I regret to inform you of my recent resignation from the OMA Board.
In my time as an OMA delegate and my short time on the Board, I have seen the defeat of the tentative 2016 PSA, the resignation of much of the Executive, and an attempt at corporate renewal.
Our OMA is unfortunately burdened by a history that dates back almost to Confederation. That history has resulted in deep and seemingly unshakeable foundations. The foundations are bolstered by mandatory Randed dues and the OMA's representation rights. The steady stream of income and the lack of options for representation have allowed the OMA's bureaucracy to burgeon while diminishing the Association' accountability to members. The failed PSA was a reaction to these shortcomings. The fundamental problems however, remain unchanged.
Now we, as physicians, approach new perils. Our negotiations with the Ford Government have reached their end and we return to arbitration. Premier Ford has been very clear in his support of frontline doctors, yet we are still unable to bridge the gap between our Association and government.
Soon we will be facing yet another Special Council Meeting that will further divide the Association. The outcome of the meeting has the potential to be far worse for some members than many of the deals proposed by government over the past several years. I cannot be a party to this.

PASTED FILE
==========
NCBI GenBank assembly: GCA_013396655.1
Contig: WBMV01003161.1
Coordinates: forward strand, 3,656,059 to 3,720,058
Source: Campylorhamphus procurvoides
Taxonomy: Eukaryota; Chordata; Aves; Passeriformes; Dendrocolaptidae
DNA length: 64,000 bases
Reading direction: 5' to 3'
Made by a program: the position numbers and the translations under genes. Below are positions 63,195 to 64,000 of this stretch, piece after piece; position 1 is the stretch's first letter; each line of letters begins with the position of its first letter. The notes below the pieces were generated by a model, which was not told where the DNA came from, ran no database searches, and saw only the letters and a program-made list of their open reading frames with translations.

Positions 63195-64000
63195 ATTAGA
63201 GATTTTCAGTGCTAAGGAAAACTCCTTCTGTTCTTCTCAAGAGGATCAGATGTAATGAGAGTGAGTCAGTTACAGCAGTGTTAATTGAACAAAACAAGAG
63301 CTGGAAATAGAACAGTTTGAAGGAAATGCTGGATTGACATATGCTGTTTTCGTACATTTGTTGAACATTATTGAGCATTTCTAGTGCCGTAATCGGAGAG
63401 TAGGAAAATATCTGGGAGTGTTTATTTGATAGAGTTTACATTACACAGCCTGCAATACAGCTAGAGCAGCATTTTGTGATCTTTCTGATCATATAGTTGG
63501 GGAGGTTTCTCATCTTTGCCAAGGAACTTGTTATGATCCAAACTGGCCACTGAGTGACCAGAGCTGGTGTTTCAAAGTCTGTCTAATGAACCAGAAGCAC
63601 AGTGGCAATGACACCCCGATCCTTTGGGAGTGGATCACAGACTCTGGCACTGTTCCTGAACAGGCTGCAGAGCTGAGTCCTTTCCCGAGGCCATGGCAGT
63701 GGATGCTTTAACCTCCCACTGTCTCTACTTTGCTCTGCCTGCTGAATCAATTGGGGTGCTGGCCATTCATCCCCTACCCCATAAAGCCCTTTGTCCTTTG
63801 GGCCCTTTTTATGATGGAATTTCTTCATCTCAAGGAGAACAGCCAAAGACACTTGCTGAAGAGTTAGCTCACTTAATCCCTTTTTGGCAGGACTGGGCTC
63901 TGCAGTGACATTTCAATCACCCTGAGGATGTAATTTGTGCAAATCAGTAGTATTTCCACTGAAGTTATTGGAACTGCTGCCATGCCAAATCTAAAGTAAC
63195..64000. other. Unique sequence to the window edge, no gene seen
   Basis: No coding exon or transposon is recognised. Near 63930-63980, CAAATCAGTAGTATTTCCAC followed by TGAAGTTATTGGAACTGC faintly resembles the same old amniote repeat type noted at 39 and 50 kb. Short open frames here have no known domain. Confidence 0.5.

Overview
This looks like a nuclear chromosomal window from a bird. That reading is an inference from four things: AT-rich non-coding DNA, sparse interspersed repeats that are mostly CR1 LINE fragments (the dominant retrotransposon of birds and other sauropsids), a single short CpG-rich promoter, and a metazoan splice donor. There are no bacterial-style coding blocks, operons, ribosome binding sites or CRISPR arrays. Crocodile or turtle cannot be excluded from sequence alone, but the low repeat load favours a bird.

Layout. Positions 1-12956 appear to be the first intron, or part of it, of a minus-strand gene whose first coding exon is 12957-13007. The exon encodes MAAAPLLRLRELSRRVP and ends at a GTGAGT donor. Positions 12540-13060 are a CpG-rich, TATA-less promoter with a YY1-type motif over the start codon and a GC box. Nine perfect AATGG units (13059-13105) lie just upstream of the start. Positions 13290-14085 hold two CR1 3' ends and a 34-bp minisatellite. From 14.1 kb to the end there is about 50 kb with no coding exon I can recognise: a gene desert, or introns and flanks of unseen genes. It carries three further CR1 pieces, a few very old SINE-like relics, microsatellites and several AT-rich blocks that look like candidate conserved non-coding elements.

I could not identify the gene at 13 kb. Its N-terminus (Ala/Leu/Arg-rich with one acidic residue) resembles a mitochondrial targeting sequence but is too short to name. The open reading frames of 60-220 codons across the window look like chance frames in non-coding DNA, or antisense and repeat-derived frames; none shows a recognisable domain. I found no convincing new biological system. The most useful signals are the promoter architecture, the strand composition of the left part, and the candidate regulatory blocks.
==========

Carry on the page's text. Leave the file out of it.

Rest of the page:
My solution to our challenges is change; real change.
Since my resignation from the OMA Board, I have been in discussions with my specialist colleagues. Of the 25 sections that I have reached out to, 24 have shown interest in following a Quebec or BC model of separate representation for specialists and primary care.
This Wednesday a small group of 10 from the 24 sections was chosen to meet face to face with the Premier's representative. The conversation was frank and the message was well received. Specialists of Ontario need to be heard. They need to be able to freely choose who represents them, just as the primary care physicians should be able to do the same.
In a free and democratic society, the right to self determination is paramount. In the weeks to come, further information will be provided as to the mechanism for this historic opportunity for change. The decision to stay or go will rest in the hands of each individual member. Democracy is messy, but over time, it is never wrong.